The interactions between target sexual dimorphism and attractiveness were significant (F1,78 = 14.877, p < 0.001, = 0.160). Furthermore, the interactions among target sexual dimorphism, attractiveness, and gender were also significant (Figure 3). Simple effect analysis showed that (1) There were no differences between masculine stimuli and feminine ones neither under the more attractive condition nor less attractive condition, for male face images (p > 0.05); (2) For female face images, the differences between feminine stimuli and masculine ones was significant (p < 0.01) under the more attractive condition (i.e., both male and female participants invested more money for masculine female stimuli), but the differences between feminine stimuli and masculine ones was not significant under the less attractive condition. The rest of the interactions were not significant (all ps > 0.05).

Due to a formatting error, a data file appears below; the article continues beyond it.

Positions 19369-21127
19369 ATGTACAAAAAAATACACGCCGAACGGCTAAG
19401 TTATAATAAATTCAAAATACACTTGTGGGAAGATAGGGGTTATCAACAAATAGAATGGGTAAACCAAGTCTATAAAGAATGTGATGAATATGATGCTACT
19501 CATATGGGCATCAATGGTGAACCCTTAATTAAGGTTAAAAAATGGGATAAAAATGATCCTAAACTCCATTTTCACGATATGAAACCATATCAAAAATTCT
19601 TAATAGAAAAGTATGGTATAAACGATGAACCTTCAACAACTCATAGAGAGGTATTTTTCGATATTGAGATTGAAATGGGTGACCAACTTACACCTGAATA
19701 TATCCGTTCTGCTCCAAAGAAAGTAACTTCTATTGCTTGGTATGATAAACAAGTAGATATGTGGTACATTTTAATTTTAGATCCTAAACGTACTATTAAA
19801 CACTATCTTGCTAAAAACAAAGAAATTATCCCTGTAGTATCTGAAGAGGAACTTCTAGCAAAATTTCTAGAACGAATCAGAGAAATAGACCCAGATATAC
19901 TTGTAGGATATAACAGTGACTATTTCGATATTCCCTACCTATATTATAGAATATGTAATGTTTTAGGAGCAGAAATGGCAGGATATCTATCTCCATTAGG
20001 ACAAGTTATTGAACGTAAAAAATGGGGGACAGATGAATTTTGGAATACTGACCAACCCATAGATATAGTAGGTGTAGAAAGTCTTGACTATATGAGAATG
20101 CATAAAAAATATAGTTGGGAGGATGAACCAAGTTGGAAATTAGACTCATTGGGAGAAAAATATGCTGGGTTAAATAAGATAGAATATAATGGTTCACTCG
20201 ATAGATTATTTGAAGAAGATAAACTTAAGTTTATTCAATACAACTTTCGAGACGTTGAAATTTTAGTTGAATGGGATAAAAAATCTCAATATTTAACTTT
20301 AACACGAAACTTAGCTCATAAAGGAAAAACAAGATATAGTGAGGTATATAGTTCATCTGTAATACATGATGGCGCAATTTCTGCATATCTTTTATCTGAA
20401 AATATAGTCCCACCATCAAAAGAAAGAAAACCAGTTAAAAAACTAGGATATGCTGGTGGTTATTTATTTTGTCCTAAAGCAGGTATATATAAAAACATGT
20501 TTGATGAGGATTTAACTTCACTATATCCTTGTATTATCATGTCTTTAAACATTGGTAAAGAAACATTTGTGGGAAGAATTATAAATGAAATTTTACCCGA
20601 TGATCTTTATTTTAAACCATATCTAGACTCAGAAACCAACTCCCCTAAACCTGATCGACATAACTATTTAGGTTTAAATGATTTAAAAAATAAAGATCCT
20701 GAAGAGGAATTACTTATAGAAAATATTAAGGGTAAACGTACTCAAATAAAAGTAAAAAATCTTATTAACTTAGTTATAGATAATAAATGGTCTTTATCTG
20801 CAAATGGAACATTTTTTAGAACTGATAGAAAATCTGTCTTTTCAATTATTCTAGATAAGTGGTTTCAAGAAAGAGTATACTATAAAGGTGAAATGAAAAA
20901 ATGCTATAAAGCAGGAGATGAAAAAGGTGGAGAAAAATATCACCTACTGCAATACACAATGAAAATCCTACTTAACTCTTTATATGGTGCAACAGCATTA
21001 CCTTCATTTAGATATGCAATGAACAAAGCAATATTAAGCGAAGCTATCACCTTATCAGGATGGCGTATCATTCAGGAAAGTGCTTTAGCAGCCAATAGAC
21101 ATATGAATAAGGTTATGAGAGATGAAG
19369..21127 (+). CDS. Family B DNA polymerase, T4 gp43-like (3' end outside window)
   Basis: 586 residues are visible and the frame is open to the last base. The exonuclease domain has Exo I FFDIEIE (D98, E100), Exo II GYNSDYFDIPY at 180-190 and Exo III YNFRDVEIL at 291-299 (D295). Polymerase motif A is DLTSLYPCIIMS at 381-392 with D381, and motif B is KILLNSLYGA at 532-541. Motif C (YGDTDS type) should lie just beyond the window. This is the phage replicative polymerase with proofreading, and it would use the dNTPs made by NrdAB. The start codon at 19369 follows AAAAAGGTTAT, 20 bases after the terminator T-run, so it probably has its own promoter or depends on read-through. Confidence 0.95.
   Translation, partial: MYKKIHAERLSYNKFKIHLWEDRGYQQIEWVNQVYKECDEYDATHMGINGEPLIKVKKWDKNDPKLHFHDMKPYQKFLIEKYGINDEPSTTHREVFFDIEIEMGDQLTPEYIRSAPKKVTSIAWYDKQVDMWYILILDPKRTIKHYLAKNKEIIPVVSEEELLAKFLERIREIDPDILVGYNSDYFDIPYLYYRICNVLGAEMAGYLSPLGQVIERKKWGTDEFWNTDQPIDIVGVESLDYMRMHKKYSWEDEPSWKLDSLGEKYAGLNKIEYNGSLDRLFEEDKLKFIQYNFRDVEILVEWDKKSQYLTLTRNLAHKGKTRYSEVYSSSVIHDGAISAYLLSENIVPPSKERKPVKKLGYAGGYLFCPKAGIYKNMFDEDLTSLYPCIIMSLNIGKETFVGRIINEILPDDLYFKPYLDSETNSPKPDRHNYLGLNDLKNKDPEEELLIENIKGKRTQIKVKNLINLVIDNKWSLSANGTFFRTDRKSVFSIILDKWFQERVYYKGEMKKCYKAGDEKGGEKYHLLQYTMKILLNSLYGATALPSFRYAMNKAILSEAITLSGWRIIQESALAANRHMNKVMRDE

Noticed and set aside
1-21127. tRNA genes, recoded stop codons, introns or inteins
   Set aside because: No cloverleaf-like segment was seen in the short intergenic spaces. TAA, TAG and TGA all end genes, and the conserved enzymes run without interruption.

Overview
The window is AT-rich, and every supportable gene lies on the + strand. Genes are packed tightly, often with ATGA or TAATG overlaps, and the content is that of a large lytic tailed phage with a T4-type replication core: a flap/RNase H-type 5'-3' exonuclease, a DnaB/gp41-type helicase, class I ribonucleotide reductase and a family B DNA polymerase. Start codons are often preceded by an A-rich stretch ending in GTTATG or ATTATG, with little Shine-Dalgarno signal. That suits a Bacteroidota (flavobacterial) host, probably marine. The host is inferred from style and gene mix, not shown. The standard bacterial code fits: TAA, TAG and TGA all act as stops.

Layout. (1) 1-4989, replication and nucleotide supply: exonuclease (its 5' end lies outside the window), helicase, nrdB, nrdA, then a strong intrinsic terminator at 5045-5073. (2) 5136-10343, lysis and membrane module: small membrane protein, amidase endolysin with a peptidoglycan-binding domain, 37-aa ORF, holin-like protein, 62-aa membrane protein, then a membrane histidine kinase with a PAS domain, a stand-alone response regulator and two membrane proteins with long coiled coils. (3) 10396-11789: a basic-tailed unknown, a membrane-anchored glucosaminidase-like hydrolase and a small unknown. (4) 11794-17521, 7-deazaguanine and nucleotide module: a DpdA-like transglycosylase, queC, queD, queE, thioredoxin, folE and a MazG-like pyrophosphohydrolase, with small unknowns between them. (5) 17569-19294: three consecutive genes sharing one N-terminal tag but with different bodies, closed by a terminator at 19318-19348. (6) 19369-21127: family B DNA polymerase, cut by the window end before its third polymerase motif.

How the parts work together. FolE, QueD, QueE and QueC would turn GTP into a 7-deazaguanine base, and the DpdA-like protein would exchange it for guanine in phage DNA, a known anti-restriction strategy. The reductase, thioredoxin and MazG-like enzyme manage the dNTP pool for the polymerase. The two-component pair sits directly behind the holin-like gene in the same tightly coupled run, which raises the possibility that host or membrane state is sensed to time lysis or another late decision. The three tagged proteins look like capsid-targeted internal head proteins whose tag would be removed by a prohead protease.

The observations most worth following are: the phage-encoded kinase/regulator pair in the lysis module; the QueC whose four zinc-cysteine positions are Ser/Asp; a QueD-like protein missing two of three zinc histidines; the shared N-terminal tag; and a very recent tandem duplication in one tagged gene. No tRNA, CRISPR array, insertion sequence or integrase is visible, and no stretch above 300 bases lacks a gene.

FIGURE 3. Interaction among images’ sexual dimorphism, gender, and facial attractive level for the cooperative behavior task. ∗∗p < 0.01.
A larger number of studies (see reviews by Gangestad and Scheyd, 2005; Little, 2014) have indicated that sexual dimorphism has an effect on facial attractiveness ratings; however, the specific behavior of participants, such as cooperative behavior, has not been taken into account simultaneously. The present study helps to expand the scope of the effect of sexual dimorphism on cooperative behavior through attractiveness levels.